Bullshit System/360 fix exposed to all • The Register

Who I? A to register The reader is tripped up by the curse of software updates decades before Patch Tuesday was a wink in Microsoft’s eyes. Some things never change. Welcome to Who Me?

Our story this week comes from “Ivor” thanks to his experience with punch cards and the IBM System/360 Model 40.

This particular kit was aimed at companies that had outgrown simpler hardware. There were rows of lights, magnetic tape, and dryer-sized magnetic disk units. CRTs were yet to appear at Ivor’s facility, but punch cards were still used for programming purposes.

And exit? About a typewriter chugging along at about 12-15 characters per second.

After the computer spat out the required message, it used the typewriter to punch out “READY FOR COMMUNICATIONS” – informative, yes. Efficient? Not really. Not considering how many times a day the operators were confronted with the message.

“Fortunately,” Ivor said, “IBM back then provided the operating system in the form of a box of punch cards (source code) that were assembled into executable files, so for those who were interested, you could replace a few or many punch cards and change the operating system.”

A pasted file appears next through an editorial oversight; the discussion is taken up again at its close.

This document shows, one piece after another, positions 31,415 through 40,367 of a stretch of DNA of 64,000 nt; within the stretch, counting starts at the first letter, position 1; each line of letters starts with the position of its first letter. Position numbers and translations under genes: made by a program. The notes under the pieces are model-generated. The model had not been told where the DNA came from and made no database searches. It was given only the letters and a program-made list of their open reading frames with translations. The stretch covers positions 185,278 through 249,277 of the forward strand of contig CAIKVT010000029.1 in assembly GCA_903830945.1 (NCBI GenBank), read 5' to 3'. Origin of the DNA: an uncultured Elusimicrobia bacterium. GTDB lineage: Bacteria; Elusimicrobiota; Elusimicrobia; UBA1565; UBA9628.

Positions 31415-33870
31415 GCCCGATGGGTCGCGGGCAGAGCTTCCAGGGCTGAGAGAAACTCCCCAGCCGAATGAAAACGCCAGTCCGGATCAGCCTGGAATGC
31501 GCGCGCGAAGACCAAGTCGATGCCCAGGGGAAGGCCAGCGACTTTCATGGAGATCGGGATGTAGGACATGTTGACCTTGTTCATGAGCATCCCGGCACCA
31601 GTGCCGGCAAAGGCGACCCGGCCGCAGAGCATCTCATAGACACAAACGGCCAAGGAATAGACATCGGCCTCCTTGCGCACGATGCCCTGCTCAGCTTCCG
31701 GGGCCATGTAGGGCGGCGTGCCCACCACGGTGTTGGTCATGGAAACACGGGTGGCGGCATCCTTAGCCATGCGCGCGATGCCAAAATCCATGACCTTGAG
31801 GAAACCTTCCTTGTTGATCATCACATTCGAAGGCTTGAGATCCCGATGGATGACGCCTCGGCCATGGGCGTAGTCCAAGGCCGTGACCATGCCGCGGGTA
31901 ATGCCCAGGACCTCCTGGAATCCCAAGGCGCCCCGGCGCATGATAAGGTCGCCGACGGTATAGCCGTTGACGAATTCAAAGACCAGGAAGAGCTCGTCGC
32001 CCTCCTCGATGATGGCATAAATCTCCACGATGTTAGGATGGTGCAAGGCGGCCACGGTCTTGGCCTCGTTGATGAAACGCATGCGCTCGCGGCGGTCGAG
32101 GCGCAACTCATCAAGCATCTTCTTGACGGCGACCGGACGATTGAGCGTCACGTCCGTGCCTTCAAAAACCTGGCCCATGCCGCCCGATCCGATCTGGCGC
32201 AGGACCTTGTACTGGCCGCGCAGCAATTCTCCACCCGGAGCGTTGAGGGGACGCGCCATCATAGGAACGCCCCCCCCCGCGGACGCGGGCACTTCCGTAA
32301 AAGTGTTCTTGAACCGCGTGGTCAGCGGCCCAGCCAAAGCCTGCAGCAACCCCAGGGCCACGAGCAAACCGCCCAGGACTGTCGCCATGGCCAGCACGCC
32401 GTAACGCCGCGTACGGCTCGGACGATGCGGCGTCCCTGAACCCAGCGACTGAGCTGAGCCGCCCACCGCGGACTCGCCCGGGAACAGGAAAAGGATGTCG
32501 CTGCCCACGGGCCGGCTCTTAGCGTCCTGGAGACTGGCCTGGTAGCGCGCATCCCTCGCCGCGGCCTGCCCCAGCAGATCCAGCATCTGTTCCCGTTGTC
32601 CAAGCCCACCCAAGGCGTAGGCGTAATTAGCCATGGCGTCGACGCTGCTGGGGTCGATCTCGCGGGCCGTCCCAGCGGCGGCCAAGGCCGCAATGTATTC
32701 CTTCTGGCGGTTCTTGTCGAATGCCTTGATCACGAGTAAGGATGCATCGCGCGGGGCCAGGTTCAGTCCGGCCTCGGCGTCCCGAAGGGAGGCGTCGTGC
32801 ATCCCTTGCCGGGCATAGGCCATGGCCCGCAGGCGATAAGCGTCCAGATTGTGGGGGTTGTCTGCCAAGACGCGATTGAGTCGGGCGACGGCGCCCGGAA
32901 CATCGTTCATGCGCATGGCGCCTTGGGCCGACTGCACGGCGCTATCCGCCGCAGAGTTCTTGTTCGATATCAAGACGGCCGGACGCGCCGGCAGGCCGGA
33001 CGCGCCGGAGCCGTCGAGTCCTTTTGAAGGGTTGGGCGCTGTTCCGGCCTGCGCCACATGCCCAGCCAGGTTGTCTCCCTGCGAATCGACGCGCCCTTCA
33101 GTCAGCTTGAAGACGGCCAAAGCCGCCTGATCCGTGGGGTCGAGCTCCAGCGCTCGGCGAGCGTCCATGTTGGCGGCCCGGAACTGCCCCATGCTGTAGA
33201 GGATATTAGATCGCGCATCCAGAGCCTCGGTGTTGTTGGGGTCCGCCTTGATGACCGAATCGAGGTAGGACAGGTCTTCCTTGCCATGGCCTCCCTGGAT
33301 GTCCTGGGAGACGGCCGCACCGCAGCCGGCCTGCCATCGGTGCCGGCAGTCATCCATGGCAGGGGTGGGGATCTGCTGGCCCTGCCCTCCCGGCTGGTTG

“There were magazines that published code modifications for various improvements, and as a junior assistant sysadmin, a code update that would reduce the operator message to something shorter seemed like a big improvement.”

The next time the system was updated, Ivor made a change. The message text has been updated and in another module the length in the print command has been set to two.

“The operations staff loved me,” he recalled happily, “because now instead of the long previous status message, they were presented with ‘GO’.”

months passed. Ivor turned to other projects. He was therefore caught off guard when the inevitable call came.

Turns out something strange had happened to his message. Software updates were released every six months and someone had helpfully injected them into the computer. An update affected the module responsible for printing the status message, effectively reverting Ivor’s two-character acceleration.

Operators were somewhat alarmed by the performance.

“What the hell is that?” asked the data center manager, pointing to the console’s typewriter.

Ivor peered to the side. Instead of a cheerful “GO”, the entire message was printed. And Ivor had really been a very naughty boy.

The “GO” was still there, but it was followed by a strongly worded suggestion (in deference to more sensitive eyes) that the operator might like to, er, walk away.

The message had been repeated over and over again.

“It seems that the last update had replaced the print command with one with the original message length, but my replacement message, which never saw the light of day due to a truncated print command message length, was now visible to all.”

Ah, the joy of receiving a call when a long-forgotten code explodes in a user’s face. Would you have resolved the problem quickly, or adopted a weird voice and pretended the caller dialed the wrong number? Confess everything with an email to Who, Me? ®

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